Home and Away

Neil and I just got back from a trip to India, which was incredible, but more on that later.

Taking the trip meant leaving Isaac behind. Just shy of a fortnight away from the kiddo.

You guys, it was SO GOOD.

Much as we love the little bugger, it was really excellent for Neil and I to go away for a while and remind ourselves that we’re awfully fond of each other as well.

Lovers at the Love Monument

We had initially planned to take Isaac along, but the more we thought about the destination, the pace of the activities we had planned, and Isaac’s personality (nearly 2-year-olds are not known for their logic and patience), it seemed like an increasingly bad idea to bring him.

So rather than a round-trip ticket for Isaac, we bought one for my mum instead, and my parents got to have some quality grandkid time, while Neil and I got to explore the way we used to.

We’ve had a lot of fun traveling with Isaac so far. Bringing kids along really changes the way you travel in a few ways. Your pace is slower. Your range is shorter. Your luggage is much more cumbersome. But your encounters with others are so often deeper. You connect with locals and fellow travellers far more easily with a kid in tow.

Toddlers are crap at monuments, museums, long car rides and staying up late. But we have only ever been mistaken for locals when travelling with Isaac. Smiles to others aren’t returned nearly as often when you don’t have a kid along who’s also grinning away. We spend more time in parks, at playgrounds, and shopping in local stores instead of tourist traps, since that’s where you find baby supplies.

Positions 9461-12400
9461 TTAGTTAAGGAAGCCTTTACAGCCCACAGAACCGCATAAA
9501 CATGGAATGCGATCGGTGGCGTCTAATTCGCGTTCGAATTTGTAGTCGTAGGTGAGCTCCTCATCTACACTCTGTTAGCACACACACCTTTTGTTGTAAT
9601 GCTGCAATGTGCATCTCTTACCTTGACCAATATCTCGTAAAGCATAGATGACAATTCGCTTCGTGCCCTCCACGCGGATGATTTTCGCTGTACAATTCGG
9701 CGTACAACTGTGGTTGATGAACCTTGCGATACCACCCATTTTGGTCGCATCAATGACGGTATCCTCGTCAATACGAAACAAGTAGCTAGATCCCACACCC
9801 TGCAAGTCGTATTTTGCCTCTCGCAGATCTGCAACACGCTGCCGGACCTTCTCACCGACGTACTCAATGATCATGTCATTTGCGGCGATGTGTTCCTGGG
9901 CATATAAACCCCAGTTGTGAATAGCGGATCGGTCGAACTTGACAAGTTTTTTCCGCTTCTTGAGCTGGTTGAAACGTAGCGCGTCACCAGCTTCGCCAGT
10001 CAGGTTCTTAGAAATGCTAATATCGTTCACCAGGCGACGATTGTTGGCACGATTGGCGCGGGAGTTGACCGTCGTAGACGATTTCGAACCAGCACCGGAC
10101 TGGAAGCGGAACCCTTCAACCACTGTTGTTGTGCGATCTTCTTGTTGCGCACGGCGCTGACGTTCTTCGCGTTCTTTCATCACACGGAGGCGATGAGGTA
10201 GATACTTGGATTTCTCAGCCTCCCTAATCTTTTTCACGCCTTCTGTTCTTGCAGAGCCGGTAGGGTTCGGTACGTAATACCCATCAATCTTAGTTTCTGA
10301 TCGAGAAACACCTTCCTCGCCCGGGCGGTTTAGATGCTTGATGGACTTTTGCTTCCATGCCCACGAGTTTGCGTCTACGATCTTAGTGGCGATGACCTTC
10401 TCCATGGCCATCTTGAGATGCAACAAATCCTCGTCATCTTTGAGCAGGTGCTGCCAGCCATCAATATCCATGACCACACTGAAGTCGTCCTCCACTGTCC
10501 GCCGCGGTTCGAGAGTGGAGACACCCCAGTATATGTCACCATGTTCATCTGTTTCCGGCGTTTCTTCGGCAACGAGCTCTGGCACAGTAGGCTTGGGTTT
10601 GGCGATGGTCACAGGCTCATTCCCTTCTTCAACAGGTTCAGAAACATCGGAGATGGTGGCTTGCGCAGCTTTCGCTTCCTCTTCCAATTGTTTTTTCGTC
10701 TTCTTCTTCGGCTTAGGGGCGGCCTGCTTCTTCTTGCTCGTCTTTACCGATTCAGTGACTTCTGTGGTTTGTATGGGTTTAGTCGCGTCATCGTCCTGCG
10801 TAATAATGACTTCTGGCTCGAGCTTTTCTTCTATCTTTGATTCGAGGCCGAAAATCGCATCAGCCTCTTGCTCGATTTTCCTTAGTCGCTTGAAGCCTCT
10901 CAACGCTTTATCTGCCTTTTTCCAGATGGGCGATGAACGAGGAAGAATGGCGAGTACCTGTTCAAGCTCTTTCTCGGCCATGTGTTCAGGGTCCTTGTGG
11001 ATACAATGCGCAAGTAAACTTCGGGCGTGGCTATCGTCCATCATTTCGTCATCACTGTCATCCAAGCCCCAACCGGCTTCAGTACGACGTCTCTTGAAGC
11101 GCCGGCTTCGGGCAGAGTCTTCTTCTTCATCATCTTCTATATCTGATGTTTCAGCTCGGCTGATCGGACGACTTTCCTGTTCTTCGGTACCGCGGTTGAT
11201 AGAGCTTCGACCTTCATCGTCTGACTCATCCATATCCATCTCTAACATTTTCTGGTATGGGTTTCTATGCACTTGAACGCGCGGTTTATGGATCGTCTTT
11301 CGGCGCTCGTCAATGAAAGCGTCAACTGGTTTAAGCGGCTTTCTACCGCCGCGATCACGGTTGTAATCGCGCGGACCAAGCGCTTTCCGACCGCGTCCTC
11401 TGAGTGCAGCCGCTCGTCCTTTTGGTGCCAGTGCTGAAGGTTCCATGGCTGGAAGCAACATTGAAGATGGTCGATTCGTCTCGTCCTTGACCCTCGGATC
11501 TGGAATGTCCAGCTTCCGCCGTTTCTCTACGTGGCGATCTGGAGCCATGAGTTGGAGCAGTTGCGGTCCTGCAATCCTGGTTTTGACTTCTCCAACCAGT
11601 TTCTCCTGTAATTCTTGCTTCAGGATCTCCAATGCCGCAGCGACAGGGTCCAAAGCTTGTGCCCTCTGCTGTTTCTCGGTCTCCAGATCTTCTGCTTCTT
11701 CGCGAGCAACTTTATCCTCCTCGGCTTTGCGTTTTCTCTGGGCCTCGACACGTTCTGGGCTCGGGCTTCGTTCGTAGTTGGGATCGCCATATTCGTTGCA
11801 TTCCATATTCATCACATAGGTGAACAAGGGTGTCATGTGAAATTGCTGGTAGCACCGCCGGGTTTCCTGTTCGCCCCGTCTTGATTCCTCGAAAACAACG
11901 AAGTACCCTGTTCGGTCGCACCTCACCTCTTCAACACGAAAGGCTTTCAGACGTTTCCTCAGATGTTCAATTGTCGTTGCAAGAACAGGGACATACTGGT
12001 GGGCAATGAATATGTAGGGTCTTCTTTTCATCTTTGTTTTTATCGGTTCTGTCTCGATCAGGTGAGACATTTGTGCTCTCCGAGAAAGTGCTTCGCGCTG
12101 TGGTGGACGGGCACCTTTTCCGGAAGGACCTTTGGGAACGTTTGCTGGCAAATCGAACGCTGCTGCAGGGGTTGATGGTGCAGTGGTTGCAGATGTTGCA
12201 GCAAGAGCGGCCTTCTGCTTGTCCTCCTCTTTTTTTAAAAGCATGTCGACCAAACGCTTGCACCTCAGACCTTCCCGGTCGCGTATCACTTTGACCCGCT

I’d love to take Isaac to India some day.

But in the meantime, during the long and sometimes intense days that come along with caring for (chasing after, negotiating with) a toddler, it’s also really nice to take a break and travel with a light bag and an even lighter sense of responsibility. And the rejuvenation that comes from sleeping and waking on one’s own terms is not to be underestimated!

Although, in case you were wondering, absence does make the heart grow fonder.

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